Cover Image: Grown

Grown

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Member Reviews

Do not pick this up if you have any tasks to accomplish other than reading. I found myself sneaking seconds of reading time at all of the taboo times: stopping at traffic lights, taking bathroom breaks (don’t judge), and cooking dinner. 

The book took a story we’re all familiar with (hopefully only tangentially), and sliced it open to reveal the seediest of underbellies. It’s shocking, horrifying, and altogether too realistic. Girls don’t choose to date evil men because they’re flawed. Evil people (men or women) do evil things. 

This book helped me to consider the importance of perspective, of listening—especially to victims, and of the power of promised fame. Although not based on the real stories of R. Kelly’s victims, this captivating novel helps the reader to understand how the many, many girls were trapped in his web. 

There are many trigger warnings in this book. It’s definitely one that I would encourage students to discuss with parents prior to reading.
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Yet another 5/5 star book from Tiffany D. Jackson. If you're familiar with her work you know she will take you on a wild rollercoaster of a read. With every twist and turn the story just gets better and better. Jackson's look into a topic we hear about often in the current times is unique. 

Enchanted has a family that loves her but she wants to be a star, maybe a little too much. When Kory begins taking advantage of her she doesn't realize until it's too late. Then she's trapped.  Enchanted has to be careful with how she gets out of her situation, for the wrong way could end someone's life. Jackson masterfully provides characters who will inspire you and make your skin crawl. But the light she sheds on current issues is too great to ignore. Everyone should be reading this book come September.
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Thanks to NetGalley and HarperCollins for an advance copy of this book in exchange for an honest review.

PHEW. Let me preface this by saying that the content of this book is tough, and it may not be the right book for everyone. It deals with rape, abuse, drugs, child endangerment, and assault. But like her other books Monday's Not Coming and Allegedly, Jackson writes about these issues in a masterful way. This book is written at a breakneck pace, and I didn't come up for air until I finished it after midnight. There are twists, mind games, and moments where you will gasp out loud. I thought it was excellent and will recommend it to everyone I know.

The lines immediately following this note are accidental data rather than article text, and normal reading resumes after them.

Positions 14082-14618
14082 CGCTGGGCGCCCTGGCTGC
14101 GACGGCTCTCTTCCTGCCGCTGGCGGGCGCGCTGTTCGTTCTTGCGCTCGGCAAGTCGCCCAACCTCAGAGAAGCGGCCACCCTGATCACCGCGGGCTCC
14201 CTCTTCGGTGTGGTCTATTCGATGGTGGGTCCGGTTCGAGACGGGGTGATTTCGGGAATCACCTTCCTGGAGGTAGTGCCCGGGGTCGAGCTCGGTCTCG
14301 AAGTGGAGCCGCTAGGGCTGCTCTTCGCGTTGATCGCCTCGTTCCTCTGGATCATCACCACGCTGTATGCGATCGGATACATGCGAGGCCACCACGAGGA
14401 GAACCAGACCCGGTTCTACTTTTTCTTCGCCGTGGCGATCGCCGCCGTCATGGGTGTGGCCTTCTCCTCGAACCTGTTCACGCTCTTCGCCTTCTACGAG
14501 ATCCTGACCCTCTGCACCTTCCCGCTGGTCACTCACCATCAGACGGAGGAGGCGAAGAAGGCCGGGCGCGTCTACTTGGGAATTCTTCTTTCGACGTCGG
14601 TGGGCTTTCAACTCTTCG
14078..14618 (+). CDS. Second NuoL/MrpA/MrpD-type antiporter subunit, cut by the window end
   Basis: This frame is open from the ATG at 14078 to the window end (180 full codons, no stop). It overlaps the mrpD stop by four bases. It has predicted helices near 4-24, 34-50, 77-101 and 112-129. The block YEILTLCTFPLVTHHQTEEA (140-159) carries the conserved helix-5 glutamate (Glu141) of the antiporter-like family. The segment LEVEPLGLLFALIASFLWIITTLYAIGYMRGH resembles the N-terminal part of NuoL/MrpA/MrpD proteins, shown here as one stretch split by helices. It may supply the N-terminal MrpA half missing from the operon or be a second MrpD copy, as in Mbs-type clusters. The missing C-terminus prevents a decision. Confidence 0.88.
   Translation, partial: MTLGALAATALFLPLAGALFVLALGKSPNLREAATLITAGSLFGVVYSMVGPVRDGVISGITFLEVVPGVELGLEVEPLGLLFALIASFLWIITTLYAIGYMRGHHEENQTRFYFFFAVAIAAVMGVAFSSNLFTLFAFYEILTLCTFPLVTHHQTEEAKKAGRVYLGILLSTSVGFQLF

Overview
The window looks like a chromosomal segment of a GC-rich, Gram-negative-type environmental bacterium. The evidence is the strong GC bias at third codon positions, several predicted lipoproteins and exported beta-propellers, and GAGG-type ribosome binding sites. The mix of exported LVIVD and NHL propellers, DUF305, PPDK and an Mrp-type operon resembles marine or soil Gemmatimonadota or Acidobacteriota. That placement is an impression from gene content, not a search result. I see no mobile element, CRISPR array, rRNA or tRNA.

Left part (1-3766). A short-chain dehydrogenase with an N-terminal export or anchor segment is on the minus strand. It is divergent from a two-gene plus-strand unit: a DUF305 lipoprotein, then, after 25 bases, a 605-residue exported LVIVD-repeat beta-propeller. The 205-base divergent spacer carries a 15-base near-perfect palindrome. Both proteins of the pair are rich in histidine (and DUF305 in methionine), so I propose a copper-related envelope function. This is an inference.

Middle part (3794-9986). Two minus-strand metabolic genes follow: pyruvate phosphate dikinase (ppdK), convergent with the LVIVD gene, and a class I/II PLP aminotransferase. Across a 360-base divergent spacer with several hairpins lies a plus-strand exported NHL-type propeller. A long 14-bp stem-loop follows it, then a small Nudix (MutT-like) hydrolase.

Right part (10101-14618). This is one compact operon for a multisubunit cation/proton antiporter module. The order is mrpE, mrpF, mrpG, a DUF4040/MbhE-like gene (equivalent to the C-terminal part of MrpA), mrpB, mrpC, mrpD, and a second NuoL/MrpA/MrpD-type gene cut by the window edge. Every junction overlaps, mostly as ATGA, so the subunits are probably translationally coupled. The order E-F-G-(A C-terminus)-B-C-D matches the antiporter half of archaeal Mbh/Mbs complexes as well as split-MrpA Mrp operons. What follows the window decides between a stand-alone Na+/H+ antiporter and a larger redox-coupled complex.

Review posted on Goodreads and Instagram (@bookiebffs) on July 11, 2020.
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Enchanted has a family that loves her, is a talented swimmer, and mostly wants to become a singer. She has the skills- all her friends say so. When she manages to trick her mom into taking her to a talent call, she is disappointed with the feedback the judges give her, but backstage she meets Korey, a twenty someone heartthrob that’s  big in the music scene. When Korey shows interest in supporting her music career, her parents refuse, but Korey wins them over with contracts and show of responsible adults that will surround Enchanted. Korey is such a star and so attentive to seventeen year old Enchanted that she starts falling in love with him, and he becomes controlling, domineering, and takes over her world. This is a fast moving story of a young girl, ready for love, but finding in the arms of a predator. A tale of warnings and good for teens to read. As an adult the first half of the story felt obvious, as Korey talks inappropriately with Enchanted, early in their meeting. Still a necessary piece of writing for young people to read.
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GROWN is another stunning book by the masterful Tiffany D. Jackson. It is heartbreaking and heart-pounding. GROWN is an unforgettable call to believe Black women, to protect young people, and to tear down the systems that enable violence and oppression.
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This book drew me in from the start and didn't let go until I was completely finished. The author's note specifically stated it was not about R. Kelly but the similarities were very clear for anyone who has followed his court cases. That isn't a bad thing, and the changes (especially in the ending) are enough to make it it's own distinct story. Overall I really enjoyed this book and found the critique of how our society is so quick to disparage, distrust, and ignore the stories of Black girls and women very powerful. This is definitely not a young adult novel - and not one I would put in my middle school classroom, but a great read for adults.
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I have mixed feelings about this one. While I loved the concept, there were moments when the characters fell a little flat. It reminded me a lot of Panic by Sharon Draper. A young girl gets swept up in the idea of fame. My problem is that Chant is 17/18 in the book, but she acts more like a 13/14, which is interesting considering her sister is 14 and reacts to the situation more maturely than Chant. No, that doesn't mean I think he was justified in his actions because of her age, but the red flags she had went away after the first few conversations with him. That, and she never acted on the red flags until it was too late. Maybe that's the point though. I would've liked to have known more about her dad, grandmother, and Gab. Those characters felt forced.